———

ABSENT MP

———

6. Parliament is likely to debate the fate of Zengeza (a

high-density Harare suburb) MDC MP Tafadzwa Musekiwa,

who–having secured asylum in the UK–has missed more than

the constitutional limit of 21 consecutive days of

Parliament. Prior to the adjournment, Chinamasa gave notice

to move a motion that Parliament declare the seat vacant.

Gibson Sibanda, MDC Vice-President, delayed debate by

promising to persuade Musekiwa to resign by the June 10

resumption of Parliament. When the seat becomes vacant,

there would be three parliamentary by-elections (one ZANU-PF

seat, two MDC seats) due, although the government seems in no

hurry to set dates for them (The three seats would appear

safe for the previous incumbents’ parties, i.e. two MDC and

one ZANU-PF). To unseat Musekiwa, more than one-half of the

membership (76 people) would have to vote for his dismissal.

ZANU-PF currently has enough support between the elected MPs,

non-constituency MPs and provincial governors to exceed the

one-half mandate.

 

—————-

CITIZENSHIP BILL

—————-

7. The other bill that Parliament may work on before

concluding the Third Session is the Citizenship of Zimbabwe

Amendment Bill. The Citizenship Bill, which exempts persons

of Southern African Development Community parentage, who may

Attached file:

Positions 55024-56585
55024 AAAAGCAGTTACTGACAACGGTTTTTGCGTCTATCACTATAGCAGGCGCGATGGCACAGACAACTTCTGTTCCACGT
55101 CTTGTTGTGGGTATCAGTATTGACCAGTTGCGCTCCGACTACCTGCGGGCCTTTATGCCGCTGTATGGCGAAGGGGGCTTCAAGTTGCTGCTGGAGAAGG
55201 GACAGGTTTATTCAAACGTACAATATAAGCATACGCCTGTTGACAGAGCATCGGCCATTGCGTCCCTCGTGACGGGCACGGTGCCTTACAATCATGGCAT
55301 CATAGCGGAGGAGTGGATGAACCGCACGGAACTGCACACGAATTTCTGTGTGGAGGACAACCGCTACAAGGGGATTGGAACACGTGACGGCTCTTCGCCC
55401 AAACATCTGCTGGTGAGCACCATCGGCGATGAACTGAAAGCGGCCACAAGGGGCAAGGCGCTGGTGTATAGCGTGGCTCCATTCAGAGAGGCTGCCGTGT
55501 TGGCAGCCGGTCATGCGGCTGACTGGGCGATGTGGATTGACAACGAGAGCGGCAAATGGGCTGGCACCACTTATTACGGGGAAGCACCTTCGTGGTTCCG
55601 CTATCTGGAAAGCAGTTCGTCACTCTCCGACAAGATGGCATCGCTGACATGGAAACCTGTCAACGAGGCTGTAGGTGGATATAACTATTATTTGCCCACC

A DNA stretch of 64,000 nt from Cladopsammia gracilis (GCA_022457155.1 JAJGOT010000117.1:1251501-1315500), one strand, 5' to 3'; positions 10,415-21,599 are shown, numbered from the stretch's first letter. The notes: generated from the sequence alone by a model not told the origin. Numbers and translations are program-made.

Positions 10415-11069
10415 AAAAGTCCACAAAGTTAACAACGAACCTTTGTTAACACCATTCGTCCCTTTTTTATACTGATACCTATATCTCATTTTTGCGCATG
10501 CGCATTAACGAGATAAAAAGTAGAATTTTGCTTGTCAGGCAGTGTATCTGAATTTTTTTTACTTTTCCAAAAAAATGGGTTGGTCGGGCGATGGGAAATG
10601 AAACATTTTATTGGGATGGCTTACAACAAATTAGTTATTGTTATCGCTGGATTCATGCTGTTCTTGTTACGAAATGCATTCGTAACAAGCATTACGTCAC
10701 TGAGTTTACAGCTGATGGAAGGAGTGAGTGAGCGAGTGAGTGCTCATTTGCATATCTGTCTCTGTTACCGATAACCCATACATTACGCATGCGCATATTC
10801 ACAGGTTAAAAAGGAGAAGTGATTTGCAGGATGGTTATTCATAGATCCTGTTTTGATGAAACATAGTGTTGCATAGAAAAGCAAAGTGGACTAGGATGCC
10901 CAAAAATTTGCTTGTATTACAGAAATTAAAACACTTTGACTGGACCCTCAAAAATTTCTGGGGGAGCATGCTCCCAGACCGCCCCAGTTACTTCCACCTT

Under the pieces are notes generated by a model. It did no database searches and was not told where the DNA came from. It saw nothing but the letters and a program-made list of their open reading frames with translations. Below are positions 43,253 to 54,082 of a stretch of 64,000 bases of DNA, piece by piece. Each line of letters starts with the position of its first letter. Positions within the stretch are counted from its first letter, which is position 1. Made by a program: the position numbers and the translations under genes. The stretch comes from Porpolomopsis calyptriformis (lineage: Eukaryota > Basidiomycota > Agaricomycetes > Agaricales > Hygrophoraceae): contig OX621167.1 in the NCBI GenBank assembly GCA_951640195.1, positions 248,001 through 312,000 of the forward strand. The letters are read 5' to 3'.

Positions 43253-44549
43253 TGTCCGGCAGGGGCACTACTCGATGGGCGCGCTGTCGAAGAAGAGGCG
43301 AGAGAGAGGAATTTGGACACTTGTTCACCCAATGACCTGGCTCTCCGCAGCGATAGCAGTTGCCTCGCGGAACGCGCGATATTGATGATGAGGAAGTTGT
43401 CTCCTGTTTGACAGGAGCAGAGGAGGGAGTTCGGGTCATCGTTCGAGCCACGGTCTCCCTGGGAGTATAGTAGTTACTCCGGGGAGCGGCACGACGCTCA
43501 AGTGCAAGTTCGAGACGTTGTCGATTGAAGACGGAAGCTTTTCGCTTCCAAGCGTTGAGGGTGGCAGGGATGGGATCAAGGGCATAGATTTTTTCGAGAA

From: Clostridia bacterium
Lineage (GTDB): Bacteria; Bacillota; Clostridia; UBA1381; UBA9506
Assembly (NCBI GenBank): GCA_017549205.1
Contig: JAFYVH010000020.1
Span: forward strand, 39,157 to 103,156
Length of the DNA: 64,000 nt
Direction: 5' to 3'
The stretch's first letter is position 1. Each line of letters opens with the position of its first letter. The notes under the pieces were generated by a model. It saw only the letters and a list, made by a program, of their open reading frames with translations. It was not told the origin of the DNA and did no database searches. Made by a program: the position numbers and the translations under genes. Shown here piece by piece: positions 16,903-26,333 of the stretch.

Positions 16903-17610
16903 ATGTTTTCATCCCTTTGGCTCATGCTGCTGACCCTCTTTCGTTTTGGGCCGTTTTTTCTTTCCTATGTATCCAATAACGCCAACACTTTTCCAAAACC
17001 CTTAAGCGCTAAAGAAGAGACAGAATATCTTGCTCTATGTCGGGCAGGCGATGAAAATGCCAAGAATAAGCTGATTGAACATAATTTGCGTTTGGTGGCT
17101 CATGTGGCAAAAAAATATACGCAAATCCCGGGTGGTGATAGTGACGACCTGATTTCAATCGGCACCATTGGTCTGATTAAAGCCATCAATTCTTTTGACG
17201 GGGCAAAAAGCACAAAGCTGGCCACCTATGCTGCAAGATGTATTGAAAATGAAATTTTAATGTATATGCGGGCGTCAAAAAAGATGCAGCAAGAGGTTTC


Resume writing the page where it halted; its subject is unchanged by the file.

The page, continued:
be citizens of these countries by descent, from compliance

with the dual citizenship prohibition and the requirement to

renounce the foreign citizenship in order to keep Zimbabwean

citizenship, has not had its first reading and still needs to

be considered by the parliamentary Legal Committee. One of

USAID,s contractors who is working on Zimbabwean

parliamentary reforms surmised that the government would try

to convince the PLC not to issue an adverse report on the

Citizenship Act amendments in their June 5 and 6 meetings.

If this happens, the House may be able to fast-track this

bill too.

 

——-

COMMENT

——-

8. The GOZ has been trying to push through the AIPPA Bill

since November 2002, when the PLC began deliberating on the

constitutionality of the Bill. The &new8 Bill that

legislators have been reviewing keeps the most controversial

elements of the Bill and makes a few cosmetic changes. In

particular, it will be interesting how the architects of

AIPPA will try to reconcile (or not) the Supreme Court,s

ruling that Section 80 is unconstitutional and the more

stringent punishment advocated in the new text. The big

question of the week will be how the executive and

legislative branches of government play the last week of the

Third Session of Parliament and whether the Executive will

ram the Bill through Parliament regardless of an adverse PLC

report or portfolio committee report. It will be a test of

the commitment of legislators to parliamentary reform. END

COMMENT

 

SULLIVAN

(24 VIEWS)